Catherine Jane Stubbs Pleads Guilty to Conspiring to Kill U.S. Attorney in Oregon in 1985

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Catherine Jane Stubbs Pleads Guilty to Conspiring to Kill U.S. Attorney in Oregon in 1985
United States Department of Justice
Catherine Jane Stubbs Pleads Guilty to Conspiring to Kill U.S. Attorney in Oregon in 1985. United States Department of Justice. September 26, 2005. online
Catherine Jane Stubbs Pleads Guilty to Conspiring to Kill U.S. Attorney in Oregon in 1985

Catherine Jane Stubbs Pleads Guilty to Conspiring to Kill U.S. Attorney in Oregon in 1985


UNITED STATES DEPARTMENT OF JUSTICE

FOR IMMEDIATE RELEASE
MONDAY, SEPTEMBER 26, 2005
WWW.USDOJ.GOV

CRM
(202) 514-2008
TDD (202) 514-1888
Catherine Jane Stubbs Pleads Guilty to Conspiring to Kill U.S. Attorney in Oregon in 1985

WASHINGTON, D.C. - Catherine Jane Stubbs has pleaded guilty to conspiring in 1985 to kill the then-United States Attorney for Oregon, Charles H. Turner, the Department of Justice announced today. At that time, Stubbs, aka Ma Shanti Bhadra, aka Catherine Jane Stork was a member of an international religious cult headed by the late Bhagwan Shree Rajneesh (Bhagwan) and headquartered on a 64,000 acre commune in Oregon. The guilty plea took place in Portland, Oregon, before U. S. District Judge Malcolm F. Marsh. Stubbs also pleaded guilty to violating federal firearms law in regard to her role in the purchase of weapons to be used to kill Mr. Turner. The court could impose any sentence up to life imprisonment in this case.

In May 1990, a federal grand jury in Portland, Oregon, indicted Stubbs and six other commune members, including Sheela Silverman (Sheela), the Bhagwan's second-in-command, for the 1985 conspiracy to kill the U. S. Attorney. With the exception of Sheela, all those charged by the grand jury with the conspiracy were also charged in a separate count with violating federal firearms law.

Stubbs, who is a naturalized German national, has remained in that country for the past 20 years, and in 1991, Germany declined a request of the United States for her extradition. On September 21, 2005, Stubbs voluntarily returned to the United States to plead guilty to the indictment without seeking any sentencing considerations. She requested that the court, before imposing sentence, allow her to visit her son in Australia, who is gravely ill with a progressive, incurable brain cancer. The court granted that request with the approval of the victim of the conspiracy and without objection by the United States. Judge Marsh has set the sentencing of Stubbs for December 6, 2005.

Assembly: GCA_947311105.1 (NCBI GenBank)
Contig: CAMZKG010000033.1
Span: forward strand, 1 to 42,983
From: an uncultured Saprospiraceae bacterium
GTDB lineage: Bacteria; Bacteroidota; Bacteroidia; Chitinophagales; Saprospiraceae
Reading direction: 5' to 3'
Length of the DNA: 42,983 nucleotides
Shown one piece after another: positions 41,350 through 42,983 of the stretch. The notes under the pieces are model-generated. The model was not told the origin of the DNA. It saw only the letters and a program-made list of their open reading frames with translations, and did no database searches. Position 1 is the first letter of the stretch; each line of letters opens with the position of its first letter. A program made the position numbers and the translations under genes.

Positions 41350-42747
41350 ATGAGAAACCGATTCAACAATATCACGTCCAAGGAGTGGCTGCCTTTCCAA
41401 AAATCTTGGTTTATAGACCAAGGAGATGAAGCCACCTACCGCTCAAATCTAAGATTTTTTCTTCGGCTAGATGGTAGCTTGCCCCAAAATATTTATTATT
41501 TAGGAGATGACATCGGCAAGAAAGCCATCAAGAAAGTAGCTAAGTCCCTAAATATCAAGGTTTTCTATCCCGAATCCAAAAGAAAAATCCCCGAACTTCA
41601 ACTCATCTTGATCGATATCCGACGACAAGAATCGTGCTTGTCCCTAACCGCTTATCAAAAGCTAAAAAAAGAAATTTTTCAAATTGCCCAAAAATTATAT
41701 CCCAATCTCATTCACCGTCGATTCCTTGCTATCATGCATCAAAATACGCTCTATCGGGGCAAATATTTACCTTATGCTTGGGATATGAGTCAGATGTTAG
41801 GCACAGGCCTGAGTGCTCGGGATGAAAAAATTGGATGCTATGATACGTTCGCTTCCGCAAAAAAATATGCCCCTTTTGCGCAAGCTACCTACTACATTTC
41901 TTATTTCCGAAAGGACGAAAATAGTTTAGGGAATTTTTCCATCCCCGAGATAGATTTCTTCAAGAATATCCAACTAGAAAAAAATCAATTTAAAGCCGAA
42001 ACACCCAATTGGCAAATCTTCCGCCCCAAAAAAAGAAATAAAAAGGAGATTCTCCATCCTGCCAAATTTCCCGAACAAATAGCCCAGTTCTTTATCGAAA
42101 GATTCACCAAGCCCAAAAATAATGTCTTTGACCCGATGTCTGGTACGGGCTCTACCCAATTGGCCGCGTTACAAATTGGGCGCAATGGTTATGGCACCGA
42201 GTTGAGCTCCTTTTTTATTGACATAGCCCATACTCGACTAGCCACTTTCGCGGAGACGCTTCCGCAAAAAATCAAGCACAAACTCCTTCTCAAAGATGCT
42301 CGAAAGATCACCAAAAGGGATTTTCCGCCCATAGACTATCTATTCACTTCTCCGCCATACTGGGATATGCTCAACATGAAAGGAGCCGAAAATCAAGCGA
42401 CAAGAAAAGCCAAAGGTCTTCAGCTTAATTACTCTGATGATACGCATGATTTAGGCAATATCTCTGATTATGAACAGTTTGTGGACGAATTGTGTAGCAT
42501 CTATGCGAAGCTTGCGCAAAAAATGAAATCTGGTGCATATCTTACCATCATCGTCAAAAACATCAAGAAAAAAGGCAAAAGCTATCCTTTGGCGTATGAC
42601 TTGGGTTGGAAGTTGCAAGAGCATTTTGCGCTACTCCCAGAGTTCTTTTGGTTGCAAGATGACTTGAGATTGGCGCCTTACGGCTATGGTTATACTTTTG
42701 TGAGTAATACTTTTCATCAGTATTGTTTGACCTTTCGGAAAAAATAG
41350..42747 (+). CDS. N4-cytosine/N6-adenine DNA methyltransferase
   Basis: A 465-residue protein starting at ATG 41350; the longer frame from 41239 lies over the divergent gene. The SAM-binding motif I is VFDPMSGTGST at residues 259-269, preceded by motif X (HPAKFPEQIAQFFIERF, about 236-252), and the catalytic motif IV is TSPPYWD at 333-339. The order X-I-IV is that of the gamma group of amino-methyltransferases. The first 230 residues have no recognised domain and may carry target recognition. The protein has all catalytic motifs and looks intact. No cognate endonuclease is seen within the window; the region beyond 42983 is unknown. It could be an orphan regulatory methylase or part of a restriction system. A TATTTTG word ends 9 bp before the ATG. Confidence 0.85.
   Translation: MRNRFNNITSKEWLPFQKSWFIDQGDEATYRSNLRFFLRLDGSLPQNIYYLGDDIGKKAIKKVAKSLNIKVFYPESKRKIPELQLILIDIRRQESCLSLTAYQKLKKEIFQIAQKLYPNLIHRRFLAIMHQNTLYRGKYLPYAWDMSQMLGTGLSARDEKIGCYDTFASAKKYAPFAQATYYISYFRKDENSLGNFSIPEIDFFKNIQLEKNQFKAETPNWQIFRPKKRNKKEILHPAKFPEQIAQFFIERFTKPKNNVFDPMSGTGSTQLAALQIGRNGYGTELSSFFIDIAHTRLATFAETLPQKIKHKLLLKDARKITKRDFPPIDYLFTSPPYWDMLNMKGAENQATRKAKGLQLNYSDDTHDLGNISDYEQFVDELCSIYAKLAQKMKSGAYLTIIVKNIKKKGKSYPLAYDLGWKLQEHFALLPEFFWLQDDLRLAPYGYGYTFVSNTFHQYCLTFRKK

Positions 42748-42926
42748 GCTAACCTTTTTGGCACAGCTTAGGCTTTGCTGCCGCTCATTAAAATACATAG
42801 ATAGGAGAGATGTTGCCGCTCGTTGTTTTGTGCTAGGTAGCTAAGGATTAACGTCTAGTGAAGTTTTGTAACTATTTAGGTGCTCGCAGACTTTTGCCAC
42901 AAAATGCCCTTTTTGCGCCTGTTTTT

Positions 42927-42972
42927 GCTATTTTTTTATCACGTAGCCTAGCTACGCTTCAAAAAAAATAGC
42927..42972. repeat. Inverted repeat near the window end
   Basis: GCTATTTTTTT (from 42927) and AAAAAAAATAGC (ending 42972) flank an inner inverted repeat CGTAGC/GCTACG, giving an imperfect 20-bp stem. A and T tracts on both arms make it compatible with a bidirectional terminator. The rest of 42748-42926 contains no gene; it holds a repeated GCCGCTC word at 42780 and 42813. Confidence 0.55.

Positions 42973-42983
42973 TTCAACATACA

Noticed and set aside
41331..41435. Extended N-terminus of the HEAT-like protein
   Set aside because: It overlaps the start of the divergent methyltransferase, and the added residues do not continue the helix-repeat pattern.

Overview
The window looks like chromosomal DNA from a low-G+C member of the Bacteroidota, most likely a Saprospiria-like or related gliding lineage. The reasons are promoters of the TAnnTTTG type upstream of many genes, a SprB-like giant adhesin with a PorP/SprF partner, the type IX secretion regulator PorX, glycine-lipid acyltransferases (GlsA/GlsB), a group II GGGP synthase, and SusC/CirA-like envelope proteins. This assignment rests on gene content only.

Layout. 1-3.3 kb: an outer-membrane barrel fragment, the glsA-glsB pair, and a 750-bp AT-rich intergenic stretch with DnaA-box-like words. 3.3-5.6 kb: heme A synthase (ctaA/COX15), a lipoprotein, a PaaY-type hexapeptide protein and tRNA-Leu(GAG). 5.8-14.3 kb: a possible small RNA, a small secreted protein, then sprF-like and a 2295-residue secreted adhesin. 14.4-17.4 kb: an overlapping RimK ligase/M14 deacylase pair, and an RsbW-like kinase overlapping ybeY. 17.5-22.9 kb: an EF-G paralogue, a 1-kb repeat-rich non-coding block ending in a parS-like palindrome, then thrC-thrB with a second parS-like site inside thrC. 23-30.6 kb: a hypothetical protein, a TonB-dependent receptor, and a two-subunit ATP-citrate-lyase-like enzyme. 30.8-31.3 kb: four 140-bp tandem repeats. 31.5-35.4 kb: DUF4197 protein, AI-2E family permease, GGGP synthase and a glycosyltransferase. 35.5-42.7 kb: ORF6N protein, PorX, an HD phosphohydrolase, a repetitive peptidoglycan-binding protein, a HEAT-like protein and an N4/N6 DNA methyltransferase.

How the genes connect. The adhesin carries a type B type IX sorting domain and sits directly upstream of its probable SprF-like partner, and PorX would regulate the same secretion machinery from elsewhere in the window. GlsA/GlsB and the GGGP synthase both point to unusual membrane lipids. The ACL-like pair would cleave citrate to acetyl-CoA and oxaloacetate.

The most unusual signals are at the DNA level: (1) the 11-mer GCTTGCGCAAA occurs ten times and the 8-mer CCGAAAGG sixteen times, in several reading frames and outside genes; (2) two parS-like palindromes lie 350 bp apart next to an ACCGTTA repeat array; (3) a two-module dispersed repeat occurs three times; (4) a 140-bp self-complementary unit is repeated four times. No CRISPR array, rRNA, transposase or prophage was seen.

At the time of the 1985 conspiracy, the U. S. Attorney in Oregon had been directing a federal grand jury investigation of various crimes allegedly committed by commune members, including massive wiretapping and immigration fraud involving hundreds of sham marriages. The sham marriages enabled the Bhagwan's disciples (known as "sannyasins") from abroad to remain in the United States. The grand jury investigation threatened the existence of the commune because it could expose many sannyasins and the Bhagwan himself to criminal prosecution, imprisonment, and deportation.

In May 1985, Sheela called a meeting of her closest subordinates and initiated a conspiracy to kill the U. S. Attorney. At this meeting, Stubbs agreed to join the conspiracy and subsequently performed several acts in furtherance of it, including volunteering to be the actual killer, buying weapons, and surveilling what was thought to be Mr. Turner's workplace garage.

With the sentencing of Stubbs, all seven indicted defendants will have been convicted for their roles in the conspiracy. Five of Stubbs' indicted co-defendants have been convicted of the murder conspiracy in the District of Oregon. The sixth, Sheela, a naturalized Swiss national and like Stubbs not subject to extradition, was convicted in 1999 by a Swiss court of committing "criminal acts preparatory to the commission of murder," the Swiss equivalent to the U. S. murder conspiracy statute. An eighth unindicted commune member plead guilty to the murder conspiracy in 1990.

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This work is in the public domain in the United States because it is a work of the United States federal government (see 17 U.S.C. 105).
NOTE - Public Domain as a publication of an agency of the United States Federal government, the United States Department of Justice.